US treasuries (TLT, IEF) remained firm on Friday, keeping yields at the lower end of the week’s range and near the important tipping point around 3.20% for the 10-year Treasury yield benchmark, which was the prior yield high on the way up. US data surprises have tilted increasingly negative of late and a huge sell-off in crude oil on Friday may drive slightly lower inflation expectations if the lower prices stick. US Fed Chair Powell is up this week with semi-annual testimony before Senate and House committees on Wednesday and Thursday, respectively.

Crypto rout extends with Bitcoin

The largest and one of the more stable crypto assets, plunging below the critical 20k level over the weekend after it slid 15% on Saturday. This signals not just further stress in the crypto space but also broader stress in financial markets as liquidity conditions tighten.

What is going on?

French President Macron loses absolute majority in Parliament

After the second round of parliamentary elections completed yesterday, President Macron’s centrist coalition will only win about 245 of of the 277 seats, with a leftist coalition headed by Jean-Luc Melenchon taking 131, and Marine Le Pen’s right populist National Rally at 89 seats.  The euro is taking the news in stride, but this result will hamper President Macron’s reform agenda, including his intent to raise the retirement age and reform the pension system.

The tug of war between inflation and recession means room for policy error

With the central banks bucking up on the tightening bandwagon last week, we are seeing a more serious fight against inflation which is set to rise further above 9% levels in the UK this week and remains in the 8% range for the US. However, this historic tightening pace following the Fed’s 75bps rate hike last week has meant further fears of an economic slowdown. A slew of weak US data reported last week also aggravated those concerns. Markets will continue to be choppy as investors weigh inflation/recession concerns, but the long-term bear trend is here to stay. The abrupt policy turn also means an increasing scope of policy error.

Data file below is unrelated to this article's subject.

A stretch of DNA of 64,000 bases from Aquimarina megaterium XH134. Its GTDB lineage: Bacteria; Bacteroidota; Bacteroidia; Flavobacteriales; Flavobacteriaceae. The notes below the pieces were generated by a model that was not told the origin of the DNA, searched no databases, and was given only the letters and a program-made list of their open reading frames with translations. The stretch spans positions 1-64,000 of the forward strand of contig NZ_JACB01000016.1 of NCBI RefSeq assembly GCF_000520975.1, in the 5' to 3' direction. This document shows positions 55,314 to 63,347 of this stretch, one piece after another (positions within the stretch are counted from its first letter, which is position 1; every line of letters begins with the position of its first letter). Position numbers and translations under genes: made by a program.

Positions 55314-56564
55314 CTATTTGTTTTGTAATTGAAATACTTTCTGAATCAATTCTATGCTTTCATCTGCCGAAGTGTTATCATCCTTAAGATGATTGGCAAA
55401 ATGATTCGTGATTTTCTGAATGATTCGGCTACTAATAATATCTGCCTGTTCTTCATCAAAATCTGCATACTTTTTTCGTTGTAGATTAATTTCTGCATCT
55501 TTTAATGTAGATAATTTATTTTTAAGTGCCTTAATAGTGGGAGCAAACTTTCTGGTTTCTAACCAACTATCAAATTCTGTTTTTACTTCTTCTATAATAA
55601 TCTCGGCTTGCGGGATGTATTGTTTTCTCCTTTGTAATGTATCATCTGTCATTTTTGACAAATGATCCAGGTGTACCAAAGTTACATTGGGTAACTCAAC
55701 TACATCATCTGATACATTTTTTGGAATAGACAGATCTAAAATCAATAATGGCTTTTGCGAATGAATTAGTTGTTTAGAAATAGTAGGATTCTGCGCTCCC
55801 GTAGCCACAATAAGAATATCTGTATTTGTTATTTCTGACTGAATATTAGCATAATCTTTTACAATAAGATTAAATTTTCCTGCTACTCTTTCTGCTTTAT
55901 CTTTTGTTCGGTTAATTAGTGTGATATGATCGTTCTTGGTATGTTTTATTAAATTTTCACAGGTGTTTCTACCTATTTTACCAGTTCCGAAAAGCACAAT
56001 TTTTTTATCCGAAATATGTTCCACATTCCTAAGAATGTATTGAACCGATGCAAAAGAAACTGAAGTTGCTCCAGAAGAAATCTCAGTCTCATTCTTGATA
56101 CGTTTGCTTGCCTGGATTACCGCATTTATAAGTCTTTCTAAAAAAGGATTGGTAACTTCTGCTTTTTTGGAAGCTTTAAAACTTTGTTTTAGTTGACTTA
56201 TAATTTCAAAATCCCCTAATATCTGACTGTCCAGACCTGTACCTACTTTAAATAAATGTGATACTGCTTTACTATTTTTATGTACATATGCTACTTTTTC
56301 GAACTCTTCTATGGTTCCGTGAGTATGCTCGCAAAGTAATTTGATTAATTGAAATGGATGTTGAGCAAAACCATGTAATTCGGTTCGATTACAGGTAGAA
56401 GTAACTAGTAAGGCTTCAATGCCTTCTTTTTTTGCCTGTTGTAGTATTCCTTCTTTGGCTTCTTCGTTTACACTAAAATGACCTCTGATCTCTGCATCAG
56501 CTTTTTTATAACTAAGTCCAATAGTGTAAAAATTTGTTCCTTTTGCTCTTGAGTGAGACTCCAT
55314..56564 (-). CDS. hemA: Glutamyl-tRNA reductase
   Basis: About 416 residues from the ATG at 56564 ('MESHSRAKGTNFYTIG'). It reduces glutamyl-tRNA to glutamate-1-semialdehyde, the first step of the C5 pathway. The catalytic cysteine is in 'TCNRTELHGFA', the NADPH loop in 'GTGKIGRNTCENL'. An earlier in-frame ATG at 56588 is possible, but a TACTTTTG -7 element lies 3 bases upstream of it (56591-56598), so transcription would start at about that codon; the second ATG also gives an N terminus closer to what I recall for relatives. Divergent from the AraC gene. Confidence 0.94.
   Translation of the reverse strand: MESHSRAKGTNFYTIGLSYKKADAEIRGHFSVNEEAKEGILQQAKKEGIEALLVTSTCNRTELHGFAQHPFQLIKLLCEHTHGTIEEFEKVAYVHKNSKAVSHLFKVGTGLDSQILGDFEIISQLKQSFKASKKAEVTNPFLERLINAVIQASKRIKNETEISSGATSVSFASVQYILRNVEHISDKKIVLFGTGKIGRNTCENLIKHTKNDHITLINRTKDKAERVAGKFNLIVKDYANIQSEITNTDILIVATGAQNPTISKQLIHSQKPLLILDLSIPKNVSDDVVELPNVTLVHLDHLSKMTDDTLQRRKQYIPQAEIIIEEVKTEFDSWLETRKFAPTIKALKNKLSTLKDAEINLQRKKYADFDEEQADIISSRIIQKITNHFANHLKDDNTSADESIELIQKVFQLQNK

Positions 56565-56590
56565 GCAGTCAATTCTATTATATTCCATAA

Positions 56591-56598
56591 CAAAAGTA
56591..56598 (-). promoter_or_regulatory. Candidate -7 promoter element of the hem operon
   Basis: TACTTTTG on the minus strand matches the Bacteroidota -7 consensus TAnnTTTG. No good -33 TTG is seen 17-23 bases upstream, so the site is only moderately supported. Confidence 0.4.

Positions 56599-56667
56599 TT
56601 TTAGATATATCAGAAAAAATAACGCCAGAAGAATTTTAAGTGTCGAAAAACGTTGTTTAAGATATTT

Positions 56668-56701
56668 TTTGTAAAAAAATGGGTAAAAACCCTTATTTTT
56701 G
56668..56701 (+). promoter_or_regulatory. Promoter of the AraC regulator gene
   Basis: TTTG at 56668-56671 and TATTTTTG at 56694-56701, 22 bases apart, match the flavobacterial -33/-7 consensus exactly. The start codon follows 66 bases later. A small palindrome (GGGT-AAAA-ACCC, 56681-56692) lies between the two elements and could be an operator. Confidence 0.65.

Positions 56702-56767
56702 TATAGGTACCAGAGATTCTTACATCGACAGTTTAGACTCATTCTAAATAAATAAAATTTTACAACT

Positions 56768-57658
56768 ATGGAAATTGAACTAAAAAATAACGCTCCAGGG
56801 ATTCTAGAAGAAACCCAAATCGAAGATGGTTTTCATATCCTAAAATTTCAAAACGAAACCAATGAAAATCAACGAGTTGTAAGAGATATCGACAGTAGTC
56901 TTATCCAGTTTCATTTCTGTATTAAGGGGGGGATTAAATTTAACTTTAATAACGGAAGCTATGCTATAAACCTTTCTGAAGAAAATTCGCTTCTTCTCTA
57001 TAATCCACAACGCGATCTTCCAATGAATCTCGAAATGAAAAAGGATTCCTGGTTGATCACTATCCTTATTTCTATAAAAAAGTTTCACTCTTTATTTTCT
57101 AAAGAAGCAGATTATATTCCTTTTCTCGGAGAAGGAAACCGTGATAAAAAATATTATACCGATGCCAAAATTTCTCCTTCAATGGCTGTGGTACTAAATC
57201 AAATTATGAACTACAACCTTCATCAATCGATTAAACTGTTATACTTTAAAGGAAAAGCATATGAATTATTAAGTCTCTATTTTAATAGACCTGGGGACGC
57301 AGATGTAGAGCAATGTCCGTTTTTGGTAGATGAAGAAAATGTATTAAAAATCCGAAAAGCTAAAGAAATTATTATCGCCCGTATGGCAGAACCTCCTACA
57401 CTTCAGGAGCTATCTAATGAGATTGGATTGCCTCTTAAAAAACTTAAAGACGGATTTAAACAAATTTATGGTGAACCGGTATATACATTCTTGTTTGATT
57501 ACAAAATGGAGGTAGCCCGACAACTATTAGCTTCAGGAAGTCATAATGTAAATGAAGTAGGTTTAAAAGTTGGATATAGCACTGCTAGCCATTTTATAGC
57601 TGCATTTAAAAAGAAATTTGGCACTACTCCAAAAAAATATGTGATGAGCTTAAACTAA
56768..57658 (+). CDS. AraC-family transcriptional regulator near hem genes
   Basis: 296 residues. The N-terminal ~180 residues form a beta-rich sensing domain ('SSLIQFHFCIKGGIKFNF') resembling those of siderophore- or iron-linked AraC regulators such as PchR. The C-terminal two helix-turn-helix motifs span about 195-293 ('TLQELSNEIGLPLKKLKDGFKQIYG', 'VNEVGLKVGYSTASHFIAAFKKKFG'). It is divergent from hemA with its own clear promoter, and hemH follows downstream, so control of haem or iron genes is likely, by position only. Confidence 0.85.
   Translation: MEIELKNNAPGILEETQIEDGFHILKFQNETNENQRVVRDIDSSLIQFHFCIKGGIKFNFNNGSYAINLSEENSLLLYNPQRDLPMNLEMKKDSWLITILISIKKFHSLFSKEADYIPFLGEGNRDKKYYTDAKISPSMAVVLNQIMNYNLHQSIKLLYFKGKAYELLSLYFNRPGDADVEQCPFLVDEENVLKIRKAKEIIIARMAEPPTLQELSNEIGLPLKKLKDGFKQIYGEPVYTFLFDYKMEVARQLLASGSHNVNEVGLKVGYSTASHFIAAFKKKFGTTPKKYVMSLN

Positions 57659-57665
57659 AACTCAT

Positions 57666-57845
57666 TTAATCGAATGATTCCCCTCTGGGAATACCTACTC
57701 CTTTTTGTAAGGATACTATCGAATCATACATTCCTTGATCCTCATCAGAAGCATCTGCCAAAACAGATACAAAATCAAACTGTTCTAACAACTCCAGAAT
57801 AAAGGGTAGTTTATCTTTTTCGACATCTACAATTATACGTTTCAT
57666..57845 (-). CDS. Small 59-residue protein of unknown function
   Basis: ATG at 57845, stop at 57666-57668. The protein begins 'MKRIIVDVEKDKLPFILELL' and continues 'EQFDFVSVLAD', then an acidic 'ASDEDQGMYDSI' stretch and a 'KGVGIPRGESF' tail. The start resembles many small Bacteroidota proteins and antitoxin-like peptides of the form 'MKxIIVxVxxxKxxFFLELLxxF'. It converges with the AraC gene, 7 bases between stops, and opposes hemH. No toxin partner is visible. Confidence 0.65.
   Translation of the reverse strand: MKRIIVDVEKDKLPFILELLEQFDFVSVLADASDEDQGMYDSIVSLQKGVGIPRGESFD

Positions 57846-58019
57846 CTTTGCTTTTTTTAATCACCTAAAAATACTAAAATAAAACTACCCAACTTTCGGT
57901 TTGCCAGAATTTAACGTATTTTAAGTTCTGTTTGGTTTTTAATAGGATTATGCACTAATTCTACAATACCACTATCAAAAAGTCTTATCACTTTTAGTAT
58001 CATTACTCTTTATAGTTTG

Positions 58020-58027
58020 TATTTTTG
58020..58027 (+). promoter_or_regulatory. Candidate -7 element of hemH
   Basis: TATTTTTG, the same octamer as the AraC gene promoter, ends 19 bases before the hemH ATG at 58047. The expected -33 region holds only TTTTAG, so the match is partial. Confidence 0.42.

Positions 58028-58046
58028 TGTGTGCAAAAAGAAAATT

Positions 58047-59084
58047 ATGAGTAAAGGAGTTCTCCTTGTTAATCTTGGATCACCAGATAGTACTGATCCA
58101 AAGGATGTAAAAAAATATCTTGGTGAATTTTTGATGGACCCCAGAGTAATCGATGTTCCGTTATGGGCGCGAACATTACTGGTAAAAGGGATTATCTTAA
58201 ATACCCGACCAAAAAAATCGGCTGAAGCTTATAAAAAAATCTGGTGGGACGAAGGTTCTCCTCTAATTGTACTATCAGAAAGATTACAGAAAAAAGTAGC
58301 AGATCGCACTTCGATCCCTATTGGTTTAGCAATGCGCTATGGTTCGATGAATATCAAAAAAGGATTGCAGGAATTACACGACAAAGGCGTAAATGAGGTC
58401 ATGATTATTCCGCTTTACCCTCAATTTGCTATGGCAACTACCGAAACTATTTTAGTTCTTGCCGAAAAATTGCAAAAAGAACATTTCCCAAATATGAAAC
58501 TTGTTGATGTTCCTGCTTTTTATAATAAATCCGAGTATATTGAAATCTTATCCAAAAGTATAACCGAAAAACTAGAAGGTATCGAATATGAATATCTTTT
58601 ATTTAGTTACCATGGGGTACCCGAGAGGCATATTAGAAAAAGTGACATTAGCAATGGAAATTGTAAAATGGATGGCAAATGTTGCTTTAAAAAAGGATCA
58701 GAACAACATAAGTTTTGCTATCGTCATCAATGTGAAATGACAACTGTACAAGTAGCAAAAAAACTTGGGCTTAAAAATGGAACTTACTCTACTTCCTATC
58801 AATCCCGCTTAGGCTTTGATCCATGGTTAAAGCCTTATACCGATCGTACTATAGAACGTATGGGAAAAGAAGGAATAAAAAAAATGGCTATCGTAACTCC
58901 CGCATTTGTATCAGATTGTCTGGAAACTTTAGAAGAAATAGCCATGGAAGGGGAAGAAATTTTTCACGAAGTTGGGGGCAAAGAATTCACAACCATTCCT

Keeping an eye on corporate credit markets...

... after at least one measure of US high yield corporate spreads rose to a new cycle high last week above 500 basis points above US Treasury yields, above the mid-May high of 482 basis points and up over 100 basis points from the lows in early June. The two most widely tracked high yield ETF’s, HYG and JNK, closed sharply lower last week and are down around 15% (less in total return terms) from their late 2021 highs.

What are we watching next?

US Fed Chair Powell semi-annual testimony this week before House and Senate committees